We can only maximise the connections and minimise isolation. Significantly, many institutes and educators, like the Massachusetts General Hospital (MGH) Institute, have established platforms to support Asian and Asian American students through COVID-19 and its related racial challenges. Others have made statements against anti-Asian racism and violence, like Duke University. This organised reaction against recent nationalist and racist political regimes will hopefully recover some of the destruction to the community. Meanwhile, many individuals of this community shout out to fight against discrimination. Indeed, numerous Asian American writers and artists have actively voiced their sentiments and emotions. Across social media, there are many Asian American collections like “the Unmargin Collective,” which provides a space for Asian Americans to share their stories and perspectives during the COVID-19 pandemic. Many news reporters have featured incidents linked to anti-Asian discrimination during the pandemic. Since May, Sakaguchi has been photographing individuals who faced anti-Asian aggression in New York City. These individual experiences recorded by writing, photographs, and interviews portray a collective, traumatic experience to the Asian community abroad.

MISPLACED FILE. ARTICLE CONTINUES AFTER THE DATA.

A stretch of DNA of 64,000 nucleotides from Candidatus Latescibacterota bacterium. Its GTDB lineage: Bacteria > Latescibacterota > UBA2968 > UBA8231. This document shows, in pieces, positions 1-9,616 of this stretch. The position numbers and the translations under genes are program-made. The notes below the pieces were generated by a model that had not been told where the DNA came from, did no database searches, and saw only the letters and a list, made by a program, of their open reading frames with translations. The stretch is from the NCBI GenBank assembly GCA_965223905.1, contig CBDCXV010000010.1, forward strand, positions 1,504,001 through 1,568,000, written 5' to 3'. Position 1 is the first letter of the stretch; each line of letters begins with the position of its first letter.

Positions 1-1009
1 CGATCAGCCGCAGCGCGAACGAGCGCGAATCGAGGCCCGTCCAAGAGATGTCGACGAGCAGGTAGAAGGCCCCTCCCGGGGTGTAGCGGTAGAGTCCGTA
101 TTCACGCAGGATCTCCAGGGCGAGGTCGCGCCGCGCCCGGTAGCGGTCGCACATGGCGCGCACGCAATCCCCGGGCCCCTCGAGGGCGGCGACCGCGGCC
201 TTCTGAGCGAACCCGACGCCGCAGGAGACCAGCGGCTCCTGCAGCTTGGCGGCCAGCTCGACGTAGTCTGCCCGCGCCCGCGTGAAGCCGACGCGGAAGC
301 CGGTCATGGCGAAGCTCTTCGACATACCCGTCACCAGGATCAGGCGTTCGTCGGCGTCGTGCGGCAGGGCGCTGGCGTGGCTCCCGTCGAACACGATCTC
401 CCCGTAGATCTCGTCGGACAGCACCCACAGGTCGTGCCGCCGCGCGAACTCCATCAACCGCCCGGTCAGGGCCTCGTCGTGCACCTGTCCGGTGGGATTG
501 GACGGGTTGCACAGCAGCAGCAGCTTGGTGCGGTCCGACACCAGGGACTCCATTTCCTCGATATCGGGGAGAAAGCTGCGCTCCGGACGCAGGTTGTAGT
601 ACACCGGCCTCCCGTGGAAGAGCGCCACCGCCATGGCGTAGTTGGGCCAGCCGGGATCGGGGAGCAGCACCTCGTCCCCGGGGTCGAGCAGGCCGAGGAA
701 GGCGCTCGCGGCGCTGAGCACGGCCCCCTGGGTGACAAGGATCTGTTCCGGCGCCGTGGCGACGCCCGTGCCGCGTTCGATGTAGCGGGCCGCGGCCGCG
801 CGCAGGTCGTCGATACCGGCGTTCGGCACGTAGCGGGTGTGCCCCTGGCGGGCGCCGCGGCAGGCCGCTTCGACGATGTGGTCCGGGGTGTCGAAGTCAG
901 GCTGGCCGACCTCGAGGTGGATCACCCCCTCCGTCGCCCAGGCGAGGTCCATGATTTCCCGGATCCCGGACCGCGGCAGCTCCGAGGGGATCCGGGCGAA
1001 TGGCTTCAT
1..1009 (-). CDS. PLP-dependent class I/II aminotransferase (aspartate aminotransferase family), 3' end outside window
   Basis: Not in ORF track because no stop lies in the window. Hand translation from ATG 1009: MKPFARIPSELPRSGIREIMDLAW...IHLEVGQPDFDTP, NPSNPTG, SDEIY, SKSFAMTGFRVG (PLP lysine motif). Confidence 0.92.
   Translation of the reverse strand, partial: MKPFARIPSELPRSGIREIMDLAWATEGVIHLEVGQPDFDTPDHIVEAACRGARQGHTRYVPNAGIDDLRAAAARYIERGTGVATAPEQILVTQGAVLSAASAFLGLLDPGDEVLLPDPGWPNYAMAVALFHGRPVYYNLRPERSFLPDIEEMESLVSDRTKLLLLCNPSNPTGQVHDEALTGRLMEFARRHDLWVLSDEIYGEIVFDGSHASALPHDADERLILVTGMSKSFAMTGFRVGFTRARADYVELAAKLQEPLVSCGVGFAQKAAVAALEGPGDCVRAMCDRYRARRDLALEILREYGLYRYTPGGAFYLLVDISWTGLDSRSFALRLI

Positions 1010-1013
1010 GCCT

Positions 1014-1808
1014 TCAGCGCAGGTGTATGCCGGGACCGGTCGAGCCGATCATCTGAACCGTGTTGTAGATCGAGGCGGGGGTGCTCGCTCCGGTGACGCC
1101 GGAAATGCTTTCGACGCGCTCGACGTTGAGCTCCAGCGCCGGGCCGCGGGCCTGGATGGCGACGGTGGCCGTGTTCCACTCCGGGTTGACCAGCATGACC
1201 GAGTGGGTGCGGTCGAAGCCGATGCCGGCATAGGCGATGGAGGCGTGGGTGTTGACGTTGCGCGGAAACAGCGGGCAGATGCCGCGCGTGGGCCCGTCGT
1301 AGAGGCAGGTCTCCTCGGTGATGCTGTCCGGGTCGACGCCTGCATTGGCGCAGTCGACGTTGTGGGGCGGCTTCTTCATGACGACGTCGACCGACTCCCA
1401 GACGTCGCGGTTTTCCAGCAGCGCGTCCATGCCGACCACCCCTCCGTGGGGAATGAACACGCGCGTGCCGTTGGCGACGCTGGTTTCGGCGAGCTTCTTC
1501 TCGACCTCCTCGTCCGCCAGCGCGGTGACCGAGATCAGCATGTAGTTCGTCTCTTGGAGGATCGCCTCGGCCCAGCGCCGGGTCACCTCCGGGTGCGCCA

There is no doubt that previous studies on racial identity and diaspora have not addressed Asian American matters enough. As Yih Ren points out, “the racialisation of international students especially from non-White and non-European countries is often ignored or included into Asian American matters.” As she calls for scholars’ attention to international students, whose lives have been directly affected during the pandemic, it nevertheless becomes clear the extent to which Asian American studies—now, more than ever—is being actively mobilised to address the racism and xenophobia that Asians and Asian Americans face in our multi-racial and globalised society. Thus, as I log onto my Zoom classrooms and Flipgrids and ask my students to share their experiences during the current COVID-19 pandemic, I feel as if we are sitting in a railroad cart together, travelling to a better place where anti-Asian discrimination and xenophobia may slowly be dying out.